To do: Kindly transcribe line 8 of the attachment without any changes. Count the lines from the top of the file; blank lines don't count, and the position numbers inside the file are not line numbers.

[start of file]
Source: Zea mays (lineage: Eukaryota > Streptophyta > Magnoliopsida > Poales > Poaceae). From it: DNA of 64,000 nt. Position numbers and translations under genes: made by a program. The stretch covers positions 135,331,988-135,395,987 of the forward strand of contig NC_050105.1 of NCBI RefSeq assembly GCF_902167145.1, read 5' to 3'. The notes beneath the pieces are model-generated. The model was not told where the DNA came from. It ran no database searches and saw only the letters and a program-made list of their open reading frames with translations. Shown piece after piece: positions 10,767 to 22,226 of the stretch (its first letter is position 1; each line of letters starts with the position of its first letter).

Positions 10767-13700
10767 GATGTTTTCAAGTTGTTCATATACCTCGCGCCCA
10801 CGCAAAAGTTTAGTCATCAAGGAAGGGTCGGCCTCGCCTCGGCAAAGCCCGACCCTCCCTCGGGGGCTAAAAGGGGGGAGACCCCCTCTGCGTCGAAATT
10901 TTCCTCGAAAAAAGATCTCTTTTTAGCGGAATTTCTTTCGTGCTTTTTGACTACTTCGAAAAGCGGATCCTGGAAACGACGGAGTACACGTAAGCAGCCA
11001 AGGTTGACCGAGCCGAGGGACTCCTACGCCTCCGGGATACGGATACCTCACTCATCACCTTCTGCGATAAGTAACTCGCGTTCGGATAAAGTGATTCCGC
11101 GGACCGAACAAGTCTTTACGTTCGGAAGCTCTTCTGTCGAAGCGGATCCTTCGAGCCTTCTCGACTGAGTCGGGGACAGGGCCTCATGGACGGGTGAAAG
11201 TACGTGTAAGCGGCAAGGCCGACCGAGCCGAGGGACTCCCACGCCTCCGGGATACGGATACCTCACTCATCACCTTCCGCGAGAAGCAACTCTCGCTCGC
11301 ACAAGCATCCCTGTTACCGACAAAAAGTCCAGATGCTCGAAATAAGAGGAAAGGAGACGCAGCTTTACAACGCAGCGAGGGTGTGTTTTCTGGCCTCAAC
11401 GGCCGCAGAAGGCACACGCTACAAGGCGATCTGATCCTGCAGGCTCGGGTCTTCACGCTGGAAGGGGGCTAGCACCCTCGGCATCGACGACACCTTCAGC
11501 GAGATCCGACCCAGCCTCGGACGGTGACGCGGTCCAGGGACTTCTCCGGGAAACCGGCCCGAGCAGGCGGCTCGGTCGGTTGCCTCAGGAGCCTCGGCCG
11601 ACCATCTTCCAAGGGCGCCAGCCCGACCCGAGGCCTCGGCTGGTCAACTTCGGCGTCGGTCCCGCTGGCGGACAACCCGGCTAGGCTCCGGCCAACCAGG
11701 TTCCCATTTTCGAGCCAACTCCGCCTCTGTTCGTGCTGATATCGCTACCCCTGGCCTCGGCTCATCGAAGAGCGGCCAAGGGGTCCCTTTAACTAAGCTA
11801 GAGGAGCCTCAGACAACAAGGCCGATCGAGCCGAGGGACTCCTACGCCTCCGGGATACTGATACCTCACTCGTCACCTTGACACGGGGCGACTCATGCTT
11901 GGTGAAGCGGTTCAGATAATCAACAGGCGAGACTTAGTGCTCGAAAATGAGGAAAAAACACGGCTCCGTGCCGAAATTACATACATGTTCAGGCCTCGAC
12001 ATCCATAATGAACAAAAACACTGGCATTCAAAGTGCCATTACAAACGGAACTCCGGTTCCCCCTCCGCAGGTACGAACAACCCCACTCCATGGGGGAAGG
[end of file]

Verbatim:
11201 TACGTGTAAGCGGCAAGGCCGACCGAGCCGAGGGACTCCCACGCCTCCGGGATACGGATACCTCACTCATCACCTTCCGCGAGAAGCAACTCTCGCTCGC